Horned Frog presiding

Twenty-five years of service to the Louisiana legal community recently garnered Maury Hicks '74 an appointment to the federal bench. Originally nominated by President Bush in September 2002, Hicks received Senate confirmation and, at a ceremony in Shreveport, was officially installed as a federal district judge in the Western District of Louisiana in July. Hicks' wife Glynda and children Christy '02, Tyler and Whitney along with associates and friends looked on as he swore his oath, accepting his new lifetime-term post. Experience as a law clerk and staff attorney for the Louisiana Legislative Council combined with a long stretch in private practice prepared Hicks for his appointment as a judge. He was appointed to the Louisiana State Bar Association Committee on Bar Admissions in early 2002, prior to receiving the judiciary nod. "I'm especially fascinated with the federal system, its procedures and authority," Hicks said. "Moving from 25 years of advocacy to being an adjudicator is a significant change, but one that I'm looking forward to."

Raising the bar

Martha Roberts Roper '70 (pictured at right) proved herself the best woman pole vaulter over age 50 at the National Senior Olympics in June. Her gold medal performance was the culmination of several years of training, brought about by a victory over breast cancer in 1994. She first tried the pole vault in the spring of 2002; the event allowed her to combine her love of athletic competition, running and gymnastics. "I had never pole vaulted before. Girls didn't have the opportunity to play competitive sports when I was school," Roper explained. So she sought advice from a colleague at the Manchester, Mo., high school where she teaches health. Once she had reached the age of 50, Roper began competing in local and state Senior Olympics. By age 55, she qualified for the biennial national competition, where she took gold. "I had never been so excited or nervous," she said of the national contest, while noting it allowed her to focus her energy in a positive direction. "It has given me so much confidence."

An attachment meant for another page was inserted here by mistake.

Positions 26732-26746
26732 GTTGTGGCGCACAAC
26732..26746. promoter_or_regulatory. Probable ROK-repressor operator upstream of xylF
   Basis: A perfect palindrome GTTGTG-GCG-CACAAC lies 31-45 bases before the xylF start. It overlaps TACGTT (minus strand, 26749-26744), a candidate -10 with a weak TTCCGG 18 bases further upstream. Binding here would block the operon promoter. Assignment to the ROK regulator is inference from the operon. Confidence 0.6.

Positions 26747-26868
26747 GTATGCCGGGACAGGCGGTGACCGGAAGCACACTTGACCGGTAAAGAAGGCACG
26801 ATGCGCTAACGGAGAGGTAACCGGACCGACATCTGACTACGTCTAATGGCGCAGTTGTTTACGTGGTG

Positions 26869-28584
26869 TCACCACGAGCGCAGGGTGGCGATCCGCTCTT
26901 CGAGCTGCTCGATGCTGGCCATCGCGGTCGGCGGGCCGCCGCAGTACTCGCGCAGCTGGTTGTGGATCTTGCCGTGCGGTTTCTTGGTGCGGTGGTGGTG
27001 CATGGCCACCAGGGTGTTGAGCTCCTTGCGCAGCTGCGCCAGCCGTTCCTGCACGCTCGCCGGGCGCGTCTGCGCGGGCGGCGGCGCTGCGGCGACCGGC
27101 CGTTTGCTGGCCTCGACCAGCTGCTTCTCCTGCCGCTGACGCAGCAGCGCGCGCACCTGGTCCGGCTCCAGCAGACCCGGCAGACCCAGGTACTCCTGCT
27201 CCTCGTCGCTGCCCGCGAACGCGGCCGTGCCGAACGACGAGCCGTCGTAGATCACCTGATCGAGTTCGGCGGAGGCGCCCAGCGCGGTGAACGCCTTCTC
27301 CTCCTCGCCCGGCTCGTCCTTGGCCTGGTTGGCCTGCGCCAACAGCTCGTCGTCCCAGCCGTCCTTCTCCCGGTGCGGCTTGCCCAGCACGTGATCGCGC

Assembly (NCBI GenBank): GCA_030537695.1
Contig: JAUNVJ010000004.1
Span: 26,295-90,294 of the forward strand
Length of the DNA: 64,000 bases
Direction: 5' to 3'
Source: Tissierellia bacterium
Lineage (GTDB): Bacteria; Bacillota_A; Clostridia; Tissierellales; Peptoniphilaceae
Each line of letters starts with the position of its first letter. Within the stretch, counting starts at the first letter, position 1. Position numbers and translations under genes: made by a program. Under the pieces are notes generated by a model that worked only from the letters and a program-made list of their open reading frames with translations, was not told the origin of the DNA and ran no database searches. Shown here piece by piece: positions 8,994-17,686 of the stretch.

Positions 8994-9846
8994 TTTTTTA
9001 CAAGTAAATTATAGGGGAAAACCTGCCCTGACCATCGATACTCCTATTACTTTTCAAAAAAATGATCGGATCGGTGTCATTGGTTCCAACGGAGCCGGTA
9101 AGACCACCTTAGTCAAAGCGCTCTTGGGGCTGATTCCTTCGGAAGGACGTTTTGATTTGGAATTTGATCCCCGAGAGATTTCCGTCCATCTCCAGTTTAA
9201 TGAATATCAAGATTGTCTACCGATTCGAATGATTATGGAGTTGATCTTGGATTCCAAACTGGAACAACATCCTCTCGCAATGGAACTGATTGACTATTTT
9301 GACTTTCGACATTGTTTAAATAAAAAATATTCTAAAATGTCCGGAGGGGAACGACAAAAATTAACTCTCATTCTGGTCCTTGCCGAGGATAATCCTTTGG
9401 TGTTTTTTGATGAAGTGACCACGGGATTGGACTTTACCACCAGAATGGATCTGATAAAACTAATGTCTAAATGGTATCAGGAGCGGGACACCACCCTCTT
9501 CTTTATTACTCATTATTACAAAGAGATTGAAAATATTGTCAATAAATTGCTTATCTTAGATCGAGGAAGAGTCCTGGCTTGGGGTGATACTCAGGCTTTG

Mamma Mia!

Another TCU peforming artist making his Bass Hall debut was ballet and modern dance alum Andrew Parkhurst '93, who served as dance captain of the traveling production of "Mamma Mia!," which made stops in Dallas and Fort Worth in October and November. "This is one of the highlights of my career because the music and dance is so much fun," Parkhurst says. "Those ABBA hits really get people dancing in the aisles, and that's when it is really enjoyable." As dance captain, Parkhurst covers all the male ensemble roles and teaches the show to new cast members. "I have to know all the movements and be ready to perform any role when cast members go on vacation or become ill," he says. Parkhurst has worked Broadway in productions of "Guys and Dolls" and "Cabaret," both to rave reviews. He also toured Europe extensively in Dracula in 1998. While he was in Fort Worth with "Mamma Mia!," Parkhurst returned to TCU one morning to lead a masters classin Studio B of the Ballet Building. "Teaching is my life. It's my job with the show, but it something I enjoy every day."